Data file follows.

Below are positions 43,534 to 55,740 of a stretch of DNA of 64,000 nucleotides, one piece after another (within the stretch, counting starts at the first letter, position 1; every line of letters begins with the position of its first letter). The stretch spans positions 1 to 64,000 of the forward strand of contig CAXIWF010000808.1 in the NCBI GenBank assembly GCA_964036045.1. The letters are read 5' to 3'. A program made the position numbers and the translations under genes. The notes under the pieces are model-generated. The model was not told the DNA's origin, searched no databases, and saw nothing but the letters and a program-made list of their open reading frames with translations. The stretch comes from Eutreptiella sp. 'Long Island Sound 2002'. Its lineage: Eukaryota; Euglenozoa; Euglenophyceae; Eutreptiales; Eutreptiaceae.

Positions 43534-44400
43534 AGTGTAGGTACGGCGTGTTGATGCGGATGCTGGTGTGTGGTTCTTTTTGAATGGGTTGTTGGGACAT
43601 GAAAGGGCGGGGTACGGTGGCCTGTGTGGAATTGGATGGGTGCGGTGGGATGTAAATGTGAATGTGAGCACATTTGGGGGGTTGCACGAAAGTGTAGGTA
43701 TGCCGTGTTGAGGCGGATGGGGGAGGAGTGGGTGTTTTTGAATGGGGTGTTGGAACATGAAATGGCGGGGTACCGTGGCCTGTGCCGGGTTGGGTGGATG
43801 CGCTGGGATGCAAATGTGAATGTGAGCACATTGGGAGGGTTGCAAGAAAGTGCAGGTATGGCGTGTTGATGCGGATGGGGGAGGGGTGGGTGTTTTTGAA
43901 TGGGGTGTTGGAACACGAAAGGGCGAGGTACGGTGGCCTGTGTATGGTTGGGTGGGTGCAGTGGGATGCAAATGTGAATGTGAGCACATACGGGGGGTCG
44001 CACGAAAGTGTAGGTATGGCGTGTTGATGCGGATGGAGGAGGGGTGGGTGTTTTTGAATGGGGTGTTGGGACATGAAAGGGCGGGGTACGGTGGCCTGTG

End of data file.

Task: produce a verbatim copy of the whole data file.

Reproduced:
Below are positions 43,534 to 55,740 of a stretch of DNA of 64,000 nucleotides, one piece after another (within the stretch, counting starts at the first letter, position 1; every line of letters begins with the position of its first letter). The stretch spans positions 1 to 64,000 of the forward strand of contig CAXIWF010000808.1 in the NCBI GenBank assembly GCA_964036045.1. The letters are read 5' to 3'. A program made the position numbers and the translations under genes. The notes under the pieces are model-generated. The model was not told the DNA's origin, searched no databases, and saw nothing but the letters and a program-made list of their open reading frames with translations. The stretch comes from Eutreptiella sp. 'Long Island Sound 2002'. Its lineage: Eukaryota; Euglenozoa; Euglenophyceae; Eutreptiales; Eutreptiaceae.

Positions 43534-44400
43534 AGTGTAGGTACGGCGTGTTGATGCGGATGCTGGTGTGTGGTTCTTTTTGAATGGGTTGTTGGGACAT
43601 GAAAGGGCGGGGTACGGTGGCCTGTGTGGAATTGGATGGGTGCGGTGGGATGTAAATGTGAATGTGAGCACATTTGGGGGGTTGCACGAAAGTGTAGGTA
43701 TGCCGTGTTGAGGCGGATGGGGGAGGAGTGGGTGTTTTTGAATGGGGTGTTGGAACATGAAATGGCGGGGTACCGTGGCCTGTGCCGGGTTGGGTGGATG
43801 CGCTGGGATGCAAATGTGAATGTGAGCACATTGGGAGGGTTGCAAGAAAGTGCAGGTATGGCGTGTTGATGCGGATGGGGGAGGGGTGGGTGTTTTTGAA
43901 TGGGGTGTTGGAACACGAAAGGGCGAGGTACGGTGGCCTGTGTATGGTTGGGTGGGTGCAGTGGGATGCAAATGTGAATGTGAGCACATACGGGGGGTCG
44001 CACGAAAGTGTAGGTATGGCGTGTTGATGCGGATGGAGGAGGGGTGGGTGTTTTTGAATGGGGTGTTGGGACATGAAAGGGCGGGGTACGGTGGCCTGTG